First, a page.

Stop signs proposed in Solana Highlands neighborhood

Neighbors have proposed stop signs at the intersection of Lady Hill and High Bluff.
(Karen Billing)

Carmel Valley residents are petitioning to install three-way stop signs at Lady Hill Road and High Bluff Drive intended to slow traffic, enhance visibility for children heading to Solana Highlands Elementary School and create an “overall safer environment.” The Carmel Valley Planning Board is expected to make a decision about the proposed stop sign at its Zoom board meeting on June 25 at 6 p.m.

Longtime resident Michael Wood is leading the effort for the stop signs with Diane Borys; both are parents of students at Solana Highlands. At the board’s May 28 board meeting, they presented a petition with 65 signatures in support of the intersection improvement.

“This is in a school zone and the marked crosswalk is not safe,” Wood said. “Speeding vehicles are simply not yielding to pedestrians at this crosswalk.”

Wood said the sloping topography at the intersection creates poor visibility and many residents have shared stories of scary near-misses while trying to cross with their young children.

Wood believes the problem is only going to get worse, noting that cut-through traffic in the neighborhood has increased as people try to avoid back-ups on El Camino Real. He also noted that Solana Highlands will also be increasing in enrollment as the school will house 233 students from Solana Vista during the one-year school reconstruction. The district is also exploring converting Solana Highlands from K-3 to K-6 school in the 2021-22 school year.

“This is truly about the schoolchildren’s safety first and foremost,” said Borys, who walks her child to school every day. Solana Highlands Principal Shawntanet Jara has written a letter of support for the stop signs.

Residents on the Zoom call pointed out that it is not just a school problem but a neighborhood problem as the crosswalk is a major access point to the park.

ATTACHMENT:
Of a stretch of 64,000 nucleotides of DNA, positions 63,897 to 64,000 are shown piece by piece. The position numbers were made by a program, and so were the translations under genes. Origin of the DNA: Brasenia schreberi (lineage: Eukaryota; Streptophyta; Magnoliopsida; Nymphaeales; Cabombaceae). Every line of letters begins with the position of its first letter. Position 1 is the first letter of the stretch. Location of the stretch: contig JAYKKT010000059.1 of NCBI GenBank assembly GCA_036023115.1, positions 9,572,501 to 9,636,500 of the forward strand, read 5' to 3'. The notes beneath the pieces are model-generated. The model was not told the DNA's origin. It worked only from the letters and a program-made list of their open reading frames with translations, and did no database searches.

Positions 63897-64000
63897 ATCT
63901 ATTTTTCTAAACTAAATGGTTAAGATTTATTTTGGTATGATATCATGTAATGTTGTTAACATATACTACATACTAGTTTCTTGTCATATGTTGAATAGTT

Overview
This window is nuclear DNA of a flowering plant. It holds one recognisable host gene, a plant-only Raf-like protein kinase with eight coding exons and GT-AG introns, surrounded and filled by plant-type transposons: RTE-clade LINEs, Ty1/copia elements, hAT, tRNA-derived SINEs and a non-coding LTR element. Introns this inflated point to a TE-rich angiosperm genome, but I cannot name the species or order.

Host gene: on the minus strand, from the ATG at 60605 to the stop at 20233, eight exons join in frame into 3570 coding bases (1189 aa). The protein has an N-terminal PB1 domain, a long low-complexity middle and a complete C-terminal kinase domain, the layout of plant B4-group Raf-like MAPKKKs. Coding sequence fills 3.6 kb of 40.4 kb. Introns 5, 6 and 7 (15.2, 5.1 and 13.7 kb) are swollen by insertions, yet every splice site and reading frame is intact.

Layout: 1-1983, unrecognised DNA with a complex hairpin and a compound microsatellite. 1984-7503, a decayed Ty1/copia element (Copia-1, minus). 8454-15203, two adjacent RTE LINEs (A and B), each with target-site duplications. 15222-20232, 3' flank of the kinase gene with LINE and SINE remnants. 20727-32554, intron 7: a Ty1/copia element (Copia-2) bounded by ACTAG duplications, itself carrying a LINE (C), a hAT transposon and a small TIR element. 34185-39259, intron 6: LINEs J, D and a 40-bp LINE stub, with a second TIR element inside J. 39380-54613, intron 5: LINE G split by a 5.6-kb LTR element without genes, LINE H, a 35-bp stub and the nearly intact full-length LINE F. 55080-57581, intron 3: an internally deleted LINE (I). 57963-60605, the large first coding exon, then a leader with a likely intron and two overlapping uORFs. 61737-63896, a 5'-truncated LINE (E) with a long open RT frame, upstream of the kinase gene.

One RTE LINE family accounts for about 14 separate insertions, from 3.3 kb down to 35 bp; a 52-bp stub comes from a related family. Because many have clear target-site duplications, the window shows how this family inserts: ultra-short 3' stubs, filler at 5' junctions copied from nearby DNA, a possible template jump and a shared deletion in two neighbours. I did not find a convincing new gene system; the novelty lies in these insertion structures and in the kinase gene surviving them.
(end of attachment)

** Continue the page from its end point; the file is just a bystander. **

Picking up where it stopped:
Wood said informal neighborhood discussions about the stop sign have been going on for years. In October 2019, San Diego Police Department increased local patrols and the city repainted the crosswalk but it didn’t have much impact. The city traffic engineer was unable to qualify the intersection for a stop sign which prompted the alternative process through the planning board. In order to raise awareness about their efforts, Wood said they have presented the petition door to door since January (before COVID-19), by email and printed flyers.

The stop signs at Lady Hill are not without opposition. The board also received a petition against the stop signs from residents David and Marlene Gotz, who live on Millcroft Court near the corner of Overpark Road and High Bluff Drive.

David Gotz said he was only notified of the proposal the week before the meeting by a flyer left on his door handle. In one week, they were able to gather support from seven neighbors who were opposed, noting their outreach was limited due to the pandemic.

“We all want to be good neighbors and believe in the safety of all our residents,” Gotz said, suggesting the alternative of a lighted, pedestrian crosswalk that would only be used when it is needed. “We do not need stop signs where traffic stops 24/7.”

Several board members were in favor of the stop sign or having the city study the possibility for a lighted crosswalk, “It is clear to me that this location is an issue…I think something needs to be done here,” said board member Ken Farinsky who lives on Lady Hill. The board agreed to delay a decision on the stop sign until the June meeting to give time for the city to consider the alternative solution.

During his time on the board, board member Vic Wintress has been opposed to throwing up stop signs anytime there is a problem as he said they add to noise and air pollution and fuel consumption. He said he would be more in favor of a traffic signal. Vice Chair Barry Schultz said he believes there should be a more comprehensive approach to community traffic issues, like what they were trying to accomplish with their livability study.

Nearly five years ago, the board went through a long process of identifying problematic areas and categorizing them to be dealt with together, rather than taking a piecemeal approach. The board set aside $1 million of facilities benefits assessments for the city to conduct a traffic study and hire a traffic engineer to develop a program to fix the problems. Chair Frisco White said it has been “ridiculously frustrating” that their efforts have stalled with the city for so long. At the May 28 meeting, the board approved sending yet another letter to the city asking for a consultant to implement the traffic mobility study outlined in the livability report.

To participate in the Zoom board meeting, contact Chair Frisco White at white@wwarch.com.


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